‘Ghost Mountain’ was produced by Jim Barr, the live bassist with Portishead, whose Geoff Barrow signed Thought Forms to his Invada label a few years ago. The soundscapes and drones from their previous self titled debut are still here, but the songs work on many more different levels than before. The ideas have developed and have been applied in a way that makes a bigger impression.
Don’t expect this record to begin with something that’s going to gently ease you into the atmosphere, as ‘Landing’ throws you headfirst into a world of doom. A snarling, siren-like drone repeatedly flashes like a warning, building up the dread while your ears are subjected to the terrifying screams of doomed souls confined to eternal limbo. The euphoric ‘Ghost Mountain You And Me’ takes you to a far more harmonious place, an attractively haunting piece of post-rock where the warm, distant vocals glide over the icy panorama of the music.
Dhariwal and Romijn’s voices and guitars correspond beautifully on the bleak swoon of ‘Sans Soleil’, an essential moment of shoegazing magic that precedes the LP’s colossal centrepiece ‘Burn Me Clean’. With a heavy sense of a shamanic ritual taking place, to call it “dark” would be a major understatement: it’s absolutely fucking apocalyptic. It’s also a powerful example of how exploration can create something truly magical, and each one of its 12 minutes and 58 seconds are vital. This is the sort of thing that the term “mind blowing” was invented for. It takes its time to go exactly where it needs to, and uses its space to make each note resonate with maximum impact. The careful structure, impeccable precision and patient timing of the piece allows the intensity and mood to build into one of overwhelming devastation, as squealing, earth-shattering guitars come roaring out of the darkness.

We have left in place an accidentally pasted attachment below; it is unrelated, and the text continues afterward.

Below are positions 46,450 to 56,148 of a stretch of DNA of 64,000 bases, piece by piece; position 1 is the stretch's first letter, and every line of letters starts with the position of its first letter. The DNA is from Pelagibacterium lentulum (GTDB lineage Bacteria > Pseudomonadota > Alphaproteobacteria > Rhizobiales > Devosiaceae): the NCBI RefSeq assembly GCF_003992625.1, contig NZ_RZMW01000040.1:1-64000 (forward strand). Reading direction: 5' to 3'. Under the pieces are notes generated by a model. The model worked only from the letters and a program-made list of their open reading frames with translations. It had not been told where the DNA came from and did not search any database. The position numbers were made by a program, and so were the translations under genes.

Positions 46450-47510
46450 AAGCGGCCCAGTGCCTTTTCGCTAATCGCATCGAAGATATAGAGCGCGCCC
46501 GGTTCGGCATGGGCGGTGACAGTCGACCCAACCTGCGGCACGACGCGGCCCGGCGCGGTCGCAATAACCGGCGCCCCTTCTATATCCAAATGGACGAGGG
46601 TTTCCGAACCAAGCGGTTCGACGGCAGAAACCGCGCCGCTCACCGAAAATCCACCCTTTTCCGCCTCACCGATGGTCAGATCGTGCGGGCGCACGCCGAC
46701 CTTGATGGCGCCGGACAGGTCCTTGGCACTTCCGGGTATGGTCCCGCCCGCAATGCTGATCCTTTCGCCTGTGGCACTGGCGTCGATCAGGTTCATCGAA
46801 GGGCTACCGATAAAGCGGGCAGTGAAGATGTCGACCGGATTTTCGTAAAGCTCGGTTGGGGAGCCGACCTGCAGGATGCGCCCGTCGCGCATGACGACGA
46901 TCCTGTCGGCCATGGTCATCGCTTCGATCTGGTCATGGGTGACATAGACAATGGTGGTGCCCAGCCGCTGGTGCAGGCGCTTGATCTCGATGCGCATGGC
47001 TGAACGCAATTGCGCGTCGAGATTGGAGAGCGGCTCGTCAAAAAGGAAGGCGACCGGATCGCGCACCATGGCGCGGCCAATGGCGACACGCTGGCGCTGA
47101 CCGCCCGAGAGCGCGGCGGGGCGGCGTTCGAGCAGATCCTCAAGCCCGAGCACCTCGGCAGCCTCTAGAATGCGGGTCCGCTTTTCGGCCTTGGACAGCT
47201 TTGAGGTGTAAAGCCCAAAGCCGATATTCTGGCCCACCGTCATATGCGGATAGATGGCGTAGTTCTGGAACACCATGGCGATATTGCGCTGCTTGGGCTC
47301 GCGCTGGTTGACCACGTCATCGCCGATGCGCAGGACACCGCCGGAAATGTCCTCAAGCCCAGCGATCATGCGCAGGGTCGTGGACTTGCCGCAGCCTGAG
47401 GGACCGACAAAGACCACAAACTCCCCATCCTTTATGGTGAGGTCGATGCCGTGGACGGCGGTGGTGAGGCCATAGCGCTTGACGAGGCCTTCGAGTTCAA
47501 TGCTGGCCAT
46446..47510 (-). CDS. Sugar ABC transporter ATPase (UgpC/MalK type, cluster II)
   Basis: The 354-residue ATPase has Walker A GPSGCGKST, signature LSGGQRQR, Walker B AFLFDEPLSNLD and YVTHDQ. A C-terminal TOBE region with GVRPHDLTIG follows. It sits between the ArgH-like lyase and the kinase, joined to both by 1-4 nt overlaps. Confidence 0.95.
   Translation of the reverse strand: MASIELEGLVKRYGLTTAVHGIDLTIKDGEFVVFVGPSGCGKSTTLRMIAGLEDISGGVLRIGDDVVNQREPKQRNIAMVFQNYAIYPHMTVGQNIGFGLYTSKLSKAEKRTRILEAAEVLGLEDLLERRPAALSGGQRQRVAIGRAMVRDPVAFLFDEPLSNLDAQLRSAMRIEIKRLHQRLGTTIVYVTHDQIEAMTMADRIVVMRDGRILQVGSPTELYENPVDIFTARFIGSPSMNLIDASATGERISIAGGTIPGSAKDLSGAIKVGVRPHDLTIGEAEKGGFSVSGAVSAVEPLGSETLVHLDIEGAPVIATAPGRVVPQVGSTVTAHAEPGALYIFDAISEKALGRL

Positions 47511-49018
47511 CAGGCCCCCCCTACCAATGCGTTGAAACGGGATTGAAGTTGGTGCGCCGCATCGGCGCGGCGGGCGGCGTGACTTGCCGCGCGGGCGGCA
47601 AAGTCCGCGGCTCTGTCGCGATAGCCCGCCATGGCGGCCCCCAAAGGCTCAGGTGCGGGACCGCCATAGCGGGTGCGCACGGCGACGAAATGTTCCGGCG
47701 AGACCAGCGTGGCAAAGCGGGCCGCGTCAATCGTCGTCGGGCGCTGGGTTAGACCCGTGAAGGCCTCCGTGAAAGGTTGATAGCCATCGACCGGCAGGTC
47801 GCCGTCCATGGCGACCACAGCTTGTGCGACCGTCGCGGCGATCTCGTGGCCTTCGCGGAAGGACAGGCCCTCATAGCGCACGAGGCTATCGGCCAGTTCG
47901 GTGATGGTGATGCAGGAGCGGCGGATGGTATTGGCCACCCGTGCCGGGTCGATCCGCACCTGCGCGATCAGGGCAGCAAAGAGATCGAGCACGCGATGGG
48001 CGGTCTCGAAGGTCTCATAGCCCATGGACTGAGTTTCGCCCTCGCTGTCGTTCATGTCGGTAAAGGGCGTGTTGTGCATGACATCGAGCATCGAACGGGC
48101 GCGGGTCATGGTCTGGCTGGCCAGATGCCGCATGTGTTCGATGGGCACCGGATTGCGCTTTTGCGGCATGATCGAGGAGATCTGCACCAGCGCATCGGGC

Providing an excellent contrast, the urgent ‘Only Hollow’ has a title that nods to MBV, and delivers a short blast of fuzzy, abrasive riffage topped with dazed, sighed vocals. Elsewhere, gentle textures and fragile beauty emerge from ‘Afon’, a delicate and well executed moment that sounds like it could collapse at any second if it wasn’t for the awesome dynamic range possessed by this musical unit.
Like on ‘Burn Me Clean’, they sound like summoning some sort of mighty spirit during the stunning ‘Song For Junko’, but the mood is certainly a lot more uplifting. With its wonderful intertwining guitars, soaring harmonies and explosive drumming, it’s the burst of light that was needed to take the record somewhere else. It builds, it releases, then rises in a most blissful way before climaxing in a blizzard of distortion. Magic. The closing ‘O’ builds with slow, brooding menace, taking you on an eerie final part of the journey as otherworldly sounds rip through your ears. After five minutes or so, it suddenly bursts into utter chaos for one final assault before droning to a moody close.
‘Ghost Mountain’ is a truly immersive piece of work that captures the mind and takes it on an extraordinary trip. By fine tuning their ideas, the band have unlocked a sound of their own and made a memorable record that has moved them into a higher league.